December 13, 1929.
INTOXICATING LIQUORS: Criminal Prosecutions — Bootlegging — 1 Surplusage Allegation. In a prosecution for bootlegging by carrying around liquors on one's person, that portion of the information which charges an actual sale may be treated as surplusage.
CRIMINAL LAW: Trial — Instructions — Sufficiency as a Whole. A 2 mere recital in an instruction of a statutory principle of law, without embodying therein the essentials of the crime charged, constitutes no error when the said essentials are elsewhere stated.
CRIMINAL LAW: Trial — Instructions — Credibility of Accused.
Headnote 1: 14 R.C.L. 191, 206. Headnote 2: 14 R.C.L. 817 et seq. Criminal Law: 16 C.J., § 2370, p. 972, n. 75; § 2444, p. 1019, n. 33. Indictments and Informations: 31 C.J., § 306, p. 749, n. 45. Intoxicating Liquors: 33 C.J., § 234, p. 606, n. 41.
Appeal from Marshall District Court. — B.F. CUMMINGS, Judge.
County attorney's information for bootlegging. Defendant was convicted, and appeals. — Affirmed.
Roy L. Pell, for appellant.
John Fletcher, Attorney-general, and Neill Garrett, Assistant Attorney-general, for appellee.
I. Defendant complains of the admission in evidence of the can containing intoxicating liquors, alleged to have been the subject of the sale in controversy, and also of a bottle found in defendant's car at the time of the sale. The ground of complaint is that identification was not complete. The evidence introduced was sufficient as a foundation for the introduction of the exhibits in evidence.
II. Defendant further complains that the verdict is against the weight of the evidence. The testimony introduced in behalf of the State contains inconsistencies, and is largely contradicted by the testimony of defendant. However, the question of defendant's guilt was clearly one for the jury.
III. The information charged that defendant "did unlawfully and willfully and knowingly, by himself and through his servant or agent, carry around on his person and in a motor vehicle intoxicating liquor, with intent to sell the 1. INTOXICATING same, and * * * did sell the same, contrary to LIQUORS: law." The defendant contends that, under this criminal information, it was necessary for the State to prosecu- prove sale, as well as carrying "around with tions: intent to sell," and that the court should have bootlegging: so instructed the jury. Actual sale was not a surplusage necessary ingredient of the offense. Code, 1927, allegation. Section 1927. The fact that the information charged the commission of acts in excess of those essential to constitute the crime did not impose upon the State the necessity of proving more than the statute requires. The allegation that the defendant did sell is surplusage. State v. Stafford, 145 Iowa 285; 31 Corpus Juris 748.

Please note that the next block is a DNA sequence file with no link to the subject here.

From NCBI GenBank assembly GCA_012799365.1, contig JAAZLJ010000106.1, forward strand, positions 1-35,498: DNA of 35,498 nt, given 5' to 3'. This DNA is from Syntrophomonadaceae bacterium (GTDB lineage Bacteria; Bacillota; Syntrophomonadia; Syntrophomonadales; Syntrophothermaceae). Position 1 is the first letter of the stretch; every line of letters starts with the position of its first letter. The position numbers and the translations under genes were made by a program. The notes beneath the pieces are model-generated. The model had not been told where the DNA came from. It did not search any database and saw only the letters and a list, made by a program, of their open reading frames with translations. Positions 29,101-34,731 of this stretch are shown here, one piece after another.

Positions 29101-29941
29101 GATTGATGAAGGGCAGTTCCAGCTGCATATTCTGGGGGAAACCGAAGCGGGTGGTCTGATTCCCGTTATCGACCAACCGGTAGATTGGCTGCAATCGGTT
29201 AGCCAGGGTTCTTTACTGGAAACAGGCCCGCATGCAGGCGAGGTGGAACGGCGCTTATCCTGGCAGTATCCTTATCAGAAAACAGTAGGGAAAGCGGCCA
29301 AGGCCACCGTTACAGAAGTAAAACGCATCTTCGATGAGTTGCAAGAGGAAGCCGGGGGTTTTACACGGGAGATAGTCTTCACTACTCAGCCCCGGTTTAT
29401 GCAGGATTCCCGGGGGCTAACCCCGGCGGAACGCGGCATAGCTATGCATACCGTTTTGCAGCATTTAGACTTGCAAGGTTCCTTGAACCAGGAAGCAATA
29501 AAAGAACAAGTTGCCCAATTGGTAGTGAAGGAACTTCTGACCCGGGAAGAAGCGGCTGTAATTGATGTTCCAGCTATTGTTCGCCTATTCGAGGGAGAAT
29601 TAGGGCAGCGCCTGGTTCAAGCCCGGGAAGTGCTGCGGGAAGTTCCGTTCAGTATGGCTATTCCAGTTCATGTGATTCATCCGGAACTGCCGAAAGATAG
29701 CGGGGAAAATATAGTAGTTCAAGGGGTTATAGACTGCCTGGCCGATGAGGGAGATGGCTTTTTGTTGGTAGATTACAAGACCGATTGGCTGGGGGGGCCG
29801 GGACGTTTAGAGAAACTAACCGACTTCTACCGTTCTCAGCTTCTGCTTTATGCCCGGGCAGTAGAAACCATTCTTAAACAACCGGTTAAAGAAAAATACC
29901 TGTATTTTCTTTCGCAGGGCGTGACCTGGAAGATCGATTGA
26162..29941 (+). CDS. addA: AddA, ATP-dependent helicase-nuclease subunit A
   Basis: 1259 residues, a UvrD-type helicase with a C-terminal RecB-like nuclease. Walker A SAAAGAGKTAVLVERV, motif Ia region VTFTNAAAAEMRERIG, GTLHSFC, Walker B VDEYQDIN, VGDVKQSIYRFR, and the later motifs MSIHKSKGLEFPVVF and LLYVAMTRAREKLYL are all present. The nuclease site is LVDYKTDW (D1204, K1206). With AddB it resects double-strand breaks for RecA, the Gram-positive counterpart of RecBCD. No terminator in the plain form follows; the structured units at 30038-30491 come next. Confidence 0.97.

IV. The court told the jury that, under the law of Iowa, all persons concerned or engaged in the commission 2. CRIMINAL of a crime, whether directly committing it or LAW: trial: aiding and abetting its commission, may be tried instruc- and punished as principals. Defendant argues tions: that the court should have charged, as a part of sufficiency this instruction, that defendant must have as a whole. knowingly aided and abetted the commission of the crime. The instruction complained of merely informed the jury, in substance, in the language of the statute, that:
"All persons concerned in the commission of a public offense, whether they directly commit the act constituting the offense or aid and abet its commission, though not present, must hereafter be indicted, tried, and punished as principals." Code, 1927, Section 12895.
See, also, Section 1925.
In this instruction the court did not undertake to define the essentials of the crime charged. That subject was covered by another instruction. The jury were told that the State must establish beyond reasonable doubt that defendant willfully and knowingly carried around on his person or in a motor vehicle intoxicating liquor. Defendant's complaint of this instruction is not well founded.
V. The court told the jury that the defendant was a competent witness, and that his testimony was to be weighed by the same rule as that of any other witness; that the jury should take into consideration his interest and any other 3. CRIMINAL circumstances appearing in the case by which the LAW: trial: jury might determine the credit to which such instruc- testimony was justly entitled; that the jury tions: were not required to blindly receive as true the credibility testimony given by defendant, but might consider of accused. whether it was true, and given in good faith, or false, for purpose of avoiding conviction; but, on the other hand, his testimony was not to be discredited solely because he was deeply concerned in the result. This instruction was excepted to on the ground that the language that the jury were not required to blindly receive as true his testimony tended to reflect unnecessarily upon his credibility, as compared with that of the State's witnesses, who were deeply interested in the result. It does not appear that the State's witnesses were personally interested in the result. The court told the jury that they were the judges of the credibility of the witnesses, and were authorized to take into consideration appearance, demeanor, manner, and matter of testimony, interest, relationship, feeling toward the parties, etc. The exception is not sustained. State v. Walker, 133 Iowa 489. — Affirmed.
ALBERT, C.J., and STEVENS, De GRAFF, and WAGNER, JJ., concur.